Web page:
Thursday, 21 February 2013 02:30
By caribarena news
Antigua St. John's - Capacity building, and money tied up in Treasury and bureaucracy, are among a series of challenges restricting the development of the Central Marketing Corporation (CMC), and former General Manager Dalma Hill has advised that the Corporation must step away from the bureaucracy and other negative anchors that are stifling its progress.
Addressing the board of directors as he left the organisation last Friday, Hill pointed out that national or corporate wholesale business could never properly exist without a major warehouse.
CMC’s storage is reportedly regularly depleted in less than a week. And according to Hill, a new warehouse facility must be created to facilitate all levels of storage, including freezers, coolers, and dry goods.
During his three-year tenure at the head of the Corporation, Hill recalled that he had successfully sought approval of the PSIP – a stop gap to meet the needs of the PDV and school meals programme – but noted that this was not enough to respond to market competition, especially if CMC intends to move forward as a national wholesale unit.
“Funds for the completion of phase one and phase two of the capacity expansion programme were approved ($1.3m), but still held in bureaucracy at the Tenders Board,” Hill said. This storage expansion project cannot move forward without the required funds being released.
Further, he told the board that CMC, under his watch, has also submitted a proposal for a full 9 million cubic ft storage facility to be installed adjacent to the Montpellier facility the Corporation purchased some time ago.
But unlike the approval received for the other programme, funding was still being sought in the latter regard from several agencies.
Citing hurdle number three, Hill noted that PDV had been transformed, and remains a good source of income for CMC, with the supermarket requiring further renovation to accommodate and “win back” cash customers who seem to always get lost at Bargain Center, located nearby.
“Clearing the dry goods area on the other side of the wall and shifting the PDV cashiers to the inner area will free the cash cashiers to the front and open the supermarket to passing cash customers who make their way to Bargain Center to avoid long delays,” Hill advised the challenged CMC board.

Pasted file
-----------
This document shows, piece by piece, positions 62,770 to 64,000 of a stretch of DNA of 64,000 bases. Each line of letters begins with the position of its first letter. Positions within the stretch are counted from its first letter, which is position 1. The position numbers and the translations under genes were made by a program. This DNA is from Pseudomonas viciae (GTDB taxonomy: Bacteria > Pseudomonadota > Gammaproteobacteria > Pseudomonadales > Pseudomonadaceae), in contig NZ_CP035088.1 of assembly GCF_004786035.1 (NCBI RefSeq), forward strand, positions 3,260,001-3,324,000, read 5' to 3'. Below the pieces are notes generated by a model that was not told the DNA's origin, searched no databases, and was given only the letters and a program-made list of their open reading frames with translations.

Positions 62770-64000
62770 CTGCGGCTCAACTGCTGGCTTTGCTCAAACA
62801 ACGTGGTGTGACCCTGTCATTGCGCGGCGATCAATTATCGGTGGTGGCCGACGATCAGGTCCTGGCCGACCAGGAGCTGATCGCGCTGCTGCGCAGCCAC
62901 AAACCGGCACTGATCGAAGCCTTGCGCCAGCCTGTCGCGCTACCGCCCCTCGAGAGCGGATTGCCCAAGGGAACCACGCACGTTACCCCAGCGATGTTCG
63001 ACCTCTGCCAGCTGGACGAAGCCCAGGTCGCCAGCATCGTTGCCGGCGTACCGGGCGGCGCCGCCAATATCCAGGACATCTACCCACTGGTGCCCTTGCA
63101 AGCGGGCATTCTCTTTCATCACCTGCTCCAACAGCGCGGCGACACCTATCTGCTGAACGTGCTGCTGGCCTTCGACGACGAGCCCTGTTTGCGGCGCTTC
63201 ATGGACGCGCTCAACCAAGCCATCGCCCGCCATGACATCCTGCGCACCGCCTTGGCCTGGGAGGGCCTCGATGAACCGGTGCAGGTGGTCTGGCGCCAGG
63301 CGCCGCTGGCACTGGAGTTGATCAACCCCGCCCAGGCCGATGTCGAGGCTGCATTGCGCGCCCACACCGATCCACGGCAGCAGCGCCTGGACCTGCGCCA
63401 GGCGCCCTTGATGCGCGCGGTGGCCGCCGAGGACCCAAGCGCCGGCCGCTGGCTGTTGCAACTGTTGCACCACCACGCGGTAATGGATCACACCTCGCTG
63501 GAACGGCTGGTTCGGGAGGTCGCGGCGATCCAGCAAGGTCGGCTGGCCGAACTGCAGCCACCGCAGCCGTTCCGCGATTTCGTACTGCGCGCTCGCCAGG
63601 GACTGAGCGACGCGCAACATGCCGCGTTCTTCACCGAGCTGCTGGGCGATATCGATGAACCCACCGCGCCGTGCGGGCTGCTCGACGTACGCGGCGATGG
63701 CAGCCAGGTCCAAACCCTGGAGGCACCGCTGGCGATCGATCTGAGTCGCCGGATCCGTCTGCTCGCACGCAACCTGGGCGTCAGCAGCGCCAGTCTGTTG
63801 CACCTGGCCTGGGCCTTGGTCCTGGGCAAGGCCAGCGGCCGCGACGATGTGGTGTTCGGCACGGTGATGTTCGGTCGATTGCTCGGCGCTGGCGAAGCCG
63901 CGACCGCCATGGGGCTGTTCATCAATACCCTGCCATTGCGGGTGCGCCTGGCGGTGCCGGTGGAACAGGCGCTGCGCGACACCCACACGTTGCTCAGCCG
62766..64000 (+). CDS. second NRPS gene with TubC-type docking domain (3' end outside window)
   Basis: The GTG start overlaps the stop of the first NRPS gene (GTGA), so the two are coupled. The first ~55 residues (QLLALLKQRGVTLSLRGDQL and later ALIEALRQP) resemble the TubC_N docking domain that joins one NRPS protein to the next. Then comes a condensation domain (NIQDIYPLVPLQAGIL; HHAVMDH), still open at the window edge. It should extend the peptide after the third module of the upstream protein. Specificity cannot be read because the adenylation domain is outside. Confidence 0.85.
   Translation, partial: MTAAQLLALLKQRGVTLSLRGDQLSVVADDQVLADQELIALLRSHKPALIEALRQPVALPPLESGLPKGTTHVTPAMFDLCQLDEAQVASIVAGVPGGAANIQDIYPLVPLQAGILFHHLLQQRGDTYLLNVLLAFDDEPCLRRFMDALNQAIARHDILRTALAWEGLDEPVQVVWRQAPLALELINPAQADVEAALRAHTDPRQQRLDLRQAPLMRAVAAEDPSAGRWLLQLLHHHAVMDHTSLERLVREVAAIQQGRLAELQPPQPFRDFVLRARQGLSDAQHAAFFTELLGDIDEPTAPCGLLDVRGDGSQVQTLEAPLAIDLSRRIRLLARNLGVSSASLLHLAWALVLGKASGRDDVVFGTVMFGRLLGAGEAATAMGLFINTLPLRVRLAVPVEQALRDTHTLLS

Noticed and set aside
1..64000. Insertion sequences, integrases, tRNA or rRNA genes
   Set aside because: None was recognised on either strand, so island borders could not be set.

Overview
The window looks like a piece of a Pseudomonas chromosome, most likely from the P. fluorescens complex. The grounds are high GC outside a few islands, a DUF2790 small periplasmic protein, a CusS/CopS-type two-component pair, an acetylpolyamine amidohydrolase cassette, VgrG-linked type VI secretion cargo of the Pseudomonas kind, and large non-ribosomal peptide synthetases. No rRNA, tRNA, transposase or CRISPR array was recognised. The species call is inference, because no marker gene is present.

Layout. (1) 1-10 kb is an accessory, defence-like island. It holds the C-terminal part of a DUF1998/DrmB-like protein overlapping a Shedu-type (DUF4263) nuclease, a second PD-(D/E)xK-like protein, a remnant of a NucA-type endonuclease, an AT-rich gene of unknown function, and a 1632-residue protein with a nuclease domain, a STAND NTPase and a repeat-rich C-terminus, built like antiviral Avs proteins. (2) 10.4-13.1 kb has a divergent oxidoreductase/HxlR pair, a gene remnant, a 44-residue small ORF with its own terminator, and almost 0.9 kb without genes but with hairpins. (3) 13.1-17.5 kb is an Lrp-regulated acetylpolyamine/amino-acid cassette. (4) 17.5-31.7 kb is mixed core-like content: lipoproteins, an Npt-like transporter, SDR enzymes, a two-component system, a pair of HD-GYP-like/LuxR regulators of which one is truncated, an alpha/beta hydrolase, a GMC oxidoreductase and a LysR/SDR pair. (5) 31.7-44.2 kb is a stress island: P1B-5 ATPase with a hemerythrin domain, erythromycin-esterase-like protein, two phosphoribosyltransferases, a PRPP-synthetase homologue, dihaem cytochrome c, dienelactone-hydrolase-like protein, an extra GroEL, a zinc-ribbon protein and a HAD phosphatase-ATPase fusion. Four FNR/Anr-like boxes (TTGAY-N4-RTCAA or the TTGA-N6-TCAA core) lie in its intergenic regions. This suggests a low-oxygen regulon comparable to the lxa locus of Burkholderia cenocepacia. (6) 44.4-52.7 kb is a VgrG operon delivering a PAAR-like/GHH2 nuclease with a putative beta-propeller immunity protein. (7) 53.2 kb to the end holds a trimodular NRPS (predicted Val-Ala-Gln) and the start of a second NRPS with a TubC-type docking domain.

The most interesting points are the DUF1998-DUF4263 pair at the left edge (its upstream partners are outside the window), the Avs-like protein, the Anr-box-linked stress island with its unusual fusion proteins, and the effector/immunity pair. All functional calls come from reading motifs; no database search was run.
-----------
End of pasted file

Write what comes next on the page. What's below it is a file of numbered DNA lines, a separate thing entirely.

He added that such a move would be imperative if the market had any desire to capture the “impulsive customer” who walks by CMC every day.
“We have not been able to divert their purpose, because we lack the stock and the ready cash system to meet their expectations to shop and come again,” Hill admitted.
Accompanying the concern, Hill told the board that the School Meals programme also remains an annual business for the Corporation that needs to be converted from a written agreement to liquid cash.
“School meals remains a $4m annual business that we have agreement on paper but have not been able to convert. This is institutional business that we should be able to nail down,” Hill said.
He said the Corporation’s lack of adequate storage capacity and stock to respond to schools meals’ requests is undoubtedly connected to politics.
“There is no question that there is politics being played by many of their (School Meal programme) staff, but our lack of infrastructure is also a major obstacle,” the former general manager said.
He went on to advise that while CMC had managed to shift PDV to ECAB to avoid the daily problems with ABl, the issue of overdraft remains a major financial hurdle that must be resolved.
Managing CMC’s debt also remains a challenge, he said, and only so because the Corporation has not been able to access its investment in Treasury Bonds and collect the receivables from the government Treasury. This money is said to be enough to “wipe out” all the corporation’s overseas debts.
He believes that the Corporation’s debt management plan is “durable,” and once outstanding financial statements are ready, negotiations could proceed to get the necessary financing needed to take the corporation forward.
Caribarena sought clarification on the latter point from a senior government finance official who said that Hill’s contention regarding outstanding receivables from the government on its investment in Treasury Bonds simply “don’t seem logical”.
The source said whenever bonds are entered into with the government, the investor - statutory corporation or otherwise - has the option to collect on interest payments before the period of maturity, and the remainder afterwards, or they can simply wait until the entire period of maturity is reached and then collect on a lump sum which includes investment capital with interest.
The source could not speak in detail on matters pertaining to getting monies out of the government treasury that have already been approved for payment.